Red Rising (Red Rising Trilogy #1) By Pierce Brown

November 20, 2014
Red Rising ( Red Rising Trilogy #1) by Pierce Brown, Book Review

Red Rising (Red Rising Trilogy, #1)


The Earth is dying. Darrow is a Red, a miner in the interior of Mars. His mission is to extract enough precious elements to one day tame the surface of the planet and allow humans to live on it. The Reds are humanity's last hope.

Or so it appears, until the day Darrow discovers it's all a lie. That Mars has been habitable - and inhabited - for generations, by a class of people calling themselves the Golds. A class of people who look down on Darrow and his fellows as slave labour, to be exploited and worked to death without a second thought.

Until the day that Darrow, with the help of a mysterious group of rebels, disguises himself as a Gold and infiltrates their command school, intent on taking down his oppressors from the inside. But the command school is a battlefield - and Darrow isn't the only student with an agenda.


"I would have lived in peace, but my enemies brought me war."
I do not like war. I don't like to read about senseless fighting, about misery for the sake of what humanity has come to value as power. This book however connected with me so deeply emotionally, I found myself reacting to violence and blood unexpectedly. Approving vengeance, and gore

Darrow, spectacular on the hero's journey, standing out among all the other hero's that have gone  before him. The writing was a delight and so it didn't matter that Darrow was the perfect, imperfect hero. What mattered was the tears down my face as I cared about this world,  this story. What mattered was the care taken to have actual world building, and though it was confusing at first the effort required to comprehend this story felt like a passage, like earning a glimpse into the grasps of this perspective or should I say, paradigm.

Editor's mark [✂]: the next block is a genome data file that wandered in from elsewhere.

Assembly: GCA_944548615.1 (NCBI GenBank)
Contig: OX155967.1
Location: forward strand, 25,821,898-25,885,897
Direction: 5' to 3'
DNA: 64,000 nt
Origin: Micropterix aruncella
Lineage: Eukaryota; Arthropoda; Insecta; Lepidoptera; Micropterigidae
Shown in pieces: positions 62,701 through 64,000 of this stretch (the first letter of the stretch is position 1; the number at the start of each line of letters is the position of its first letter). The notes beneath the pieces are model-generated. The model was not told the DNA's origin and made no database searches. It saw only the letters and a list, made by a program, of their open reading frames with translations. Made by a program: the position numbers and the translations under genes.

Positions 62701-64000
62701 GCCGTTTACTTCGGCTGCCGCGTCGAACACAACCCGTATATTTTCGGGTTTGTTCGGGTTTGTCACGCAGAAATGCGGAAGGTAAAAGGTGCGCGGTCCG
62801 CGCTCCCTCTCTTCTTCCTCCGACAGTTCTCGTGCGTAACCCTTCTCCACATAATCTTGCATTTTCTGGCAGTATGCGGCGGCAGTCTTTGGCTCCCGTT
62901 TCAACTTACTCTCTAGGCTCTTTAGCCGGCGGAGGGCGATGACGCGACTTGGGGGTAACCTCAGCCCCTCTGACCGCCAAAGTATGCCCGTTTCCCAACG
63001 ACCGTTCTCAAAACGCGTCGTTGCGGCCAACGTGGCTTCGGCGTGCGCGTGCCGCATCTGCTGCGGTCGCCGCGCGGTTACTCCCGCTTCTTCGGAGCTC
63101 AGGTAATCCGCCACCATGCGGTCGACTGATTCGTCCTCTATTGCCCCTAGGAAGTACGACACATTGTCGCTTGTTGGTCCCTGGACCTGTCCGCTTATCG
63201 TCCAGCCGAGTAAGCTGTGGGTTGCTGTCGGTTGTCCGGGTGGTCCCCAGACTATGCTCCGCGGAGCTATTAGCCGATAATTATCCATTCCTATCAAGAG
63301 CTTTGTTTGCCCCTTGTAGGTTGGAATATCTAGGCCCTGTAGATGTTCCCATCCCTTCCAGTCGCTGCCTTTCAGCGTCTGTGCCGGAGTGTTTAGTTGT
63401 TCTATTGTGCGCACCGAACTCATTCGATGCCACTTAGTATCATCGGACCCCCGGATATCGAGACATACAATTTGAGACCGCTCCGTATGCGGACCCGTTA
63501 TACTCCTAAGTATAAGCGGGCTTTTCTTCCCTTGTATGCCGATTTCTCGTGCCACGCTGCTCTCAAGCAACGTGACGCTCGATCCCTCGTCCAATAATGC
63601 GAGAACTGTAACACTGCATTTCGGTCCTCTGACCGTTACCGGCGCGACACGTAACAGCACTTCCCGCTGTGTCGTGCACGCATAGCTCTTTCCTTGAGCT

As much as I enjoyed the book it was not without flaws. Towards the middle of this book I felt disconnected at times while reading on.

Weary of lots of telling and little else. But the middle book reading experience felt in line with how removed Darrow became from his goals, his drive, until he faced the turmoil that woke him up again.

Read this book!!!The only way for me to express how much I enjoyed it is to tell you, that after it I gave a monologue to my cat about sacrifice and honor.
I was drenched in the purpose, the vernacular, the unexpected adrenaline this book left me with. And my cat stared at me disinterestedly, as cats do. But I'm still reeling about the book, brimming over even as I gather my thoughts, and wish there was someone close I could convince to bless themselves with the talent of pierce brown. And now I must wait until, January to continue with Darrow, and the realization knocks me down some from the high I'm still on. I have the highest expectation for the rest of this series and have already marked my calender. But For Now The
Reviews in Series
Goldenson (Red Rising Trilogy #2) by Pierce Brown.
Morning Star (Red Rising Trilogy #3) by Pierce Brown

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